Columbia Okura

Twenty Eleven – A Year of Work

I’m a little late for an end of year review, but here it is none the less. Speaking purely from a financial point of view, 2011 was a lot like 2010 in that it was way better than 2009, but not quite as good as 2008. However, the photographs I created in 2011 are some of my best yet and I’ve never had more fun being a photographer. I really feel like my style and approach are starting to gel and I’m looking forward to what 2012 and beyond brings. Here are some of my favorite shots from last year.

Thank you to all my clients for making this year so great. You all are a truly a pleasure to work for and I look forward to many more projects together.

Also, thank you to all the stylists, models, assistants, art directors, photo editors, art buyers, and marketing directors I’ve worked with this year. The success of all these shoots wouldn’t have been possible without your collaboration.

Finally, a special shout out to Justin Tunis and Daniel Cronin for being two excellent go to assistants. Thank you for your hard work, your professionalism on set, and being easy to travel with. I’ll be calling you soon.

Columbia/Okura – Robotic Palletizers

Now this was a dirty job (as you can tell from my laptop power supply). But it was a fun job and a new challenge from my usual gigs. Columbia/Okura, a joint venture of Columbia Machine, Inc. and Okura Yusoki Co. Ltd, makes these incredible robotic systems to pack and load pallets. Watching them in action is pretty cool experience. The A1800 above can load 30+ cases from a loading point to a pallet in one minute. There’s 8 cans of paint in one case, so we’re talking 240 cans of paint load per minute. That’s ludicrous speed. And it’s accurate. Loading the stock at different angles for proper load distribution. All the robots are custom programmed and built to individual client specs.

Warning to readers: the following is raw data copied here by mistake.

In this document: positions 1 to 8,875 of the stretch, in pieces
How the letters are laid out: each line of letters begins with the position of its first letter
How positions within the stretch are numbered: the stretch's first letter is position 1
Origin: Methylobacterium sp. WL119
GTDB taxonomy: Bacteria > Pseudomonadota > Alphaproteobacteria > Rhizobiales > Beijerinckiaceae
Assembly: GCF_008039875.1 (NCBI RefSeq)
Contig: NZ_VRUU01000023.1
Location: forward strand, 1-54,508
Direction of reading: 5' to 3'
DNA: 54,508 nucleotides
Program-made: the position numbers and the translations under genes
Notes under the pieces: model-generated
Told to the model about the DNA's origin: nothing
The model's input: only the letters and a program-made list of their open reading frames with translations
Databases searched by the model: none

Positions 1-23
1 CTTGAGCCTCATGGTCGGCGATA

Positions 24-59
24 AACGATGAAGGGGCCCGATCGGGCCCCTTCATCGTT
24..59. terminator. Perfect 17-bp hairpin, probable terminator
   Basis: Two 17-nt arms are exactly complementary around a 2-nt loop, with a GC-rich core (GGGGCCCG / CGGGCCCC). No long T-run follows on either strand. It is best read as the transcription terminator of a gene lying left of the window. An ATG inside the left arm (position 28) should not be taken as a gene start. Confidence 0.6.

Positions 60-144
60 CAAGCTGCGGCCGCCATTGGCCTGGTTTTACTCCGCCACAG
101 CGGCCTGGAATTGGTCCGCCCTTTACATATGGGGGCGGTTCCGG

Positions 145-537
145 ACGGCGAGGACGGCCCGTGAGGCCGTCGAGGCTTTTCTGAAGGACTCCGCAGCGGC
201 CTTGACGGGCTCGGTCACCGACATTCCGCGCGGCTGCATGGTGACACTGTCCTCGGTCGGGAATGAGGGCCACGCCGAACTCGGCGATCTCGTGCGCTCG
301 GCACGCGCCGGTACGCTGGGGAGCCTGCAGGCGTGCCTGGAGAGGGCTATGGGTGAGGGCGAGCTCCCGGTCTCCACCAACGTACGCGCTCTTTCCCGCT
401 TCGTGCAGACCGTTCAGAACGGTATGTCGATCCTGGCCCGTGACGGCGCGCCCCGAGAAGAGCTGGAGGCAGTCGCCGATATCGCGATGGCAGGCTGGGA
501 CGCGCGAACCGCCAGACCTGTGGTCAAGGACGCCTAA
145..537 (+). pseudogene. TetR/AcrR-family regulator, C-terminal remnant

Columbia Okura was looking for dramatic photos of their product lines for their new website and I was happy to oblige. These are pretty big machine systems that are built and tested right in their warehouse in Vancouver, WA. The goal of the lighting was to isolate the robot, end effector, and pallet system from the rest of the warehouse. Using big strobes and a fast shutter speeds, I was able to darken the background and give the machines a hero quality. The other part of the shoot involved showing the employees building and testing the systems. For those shots, I shot handheld and used a huge softbox for a natural looking fill. All in all, we got quite a large image library and you can see the shots in action over at www.columbiaokura.com

For more heavy metal, check out the shots below. [Read more…] about Columbia/Okura – Robotic Palletizers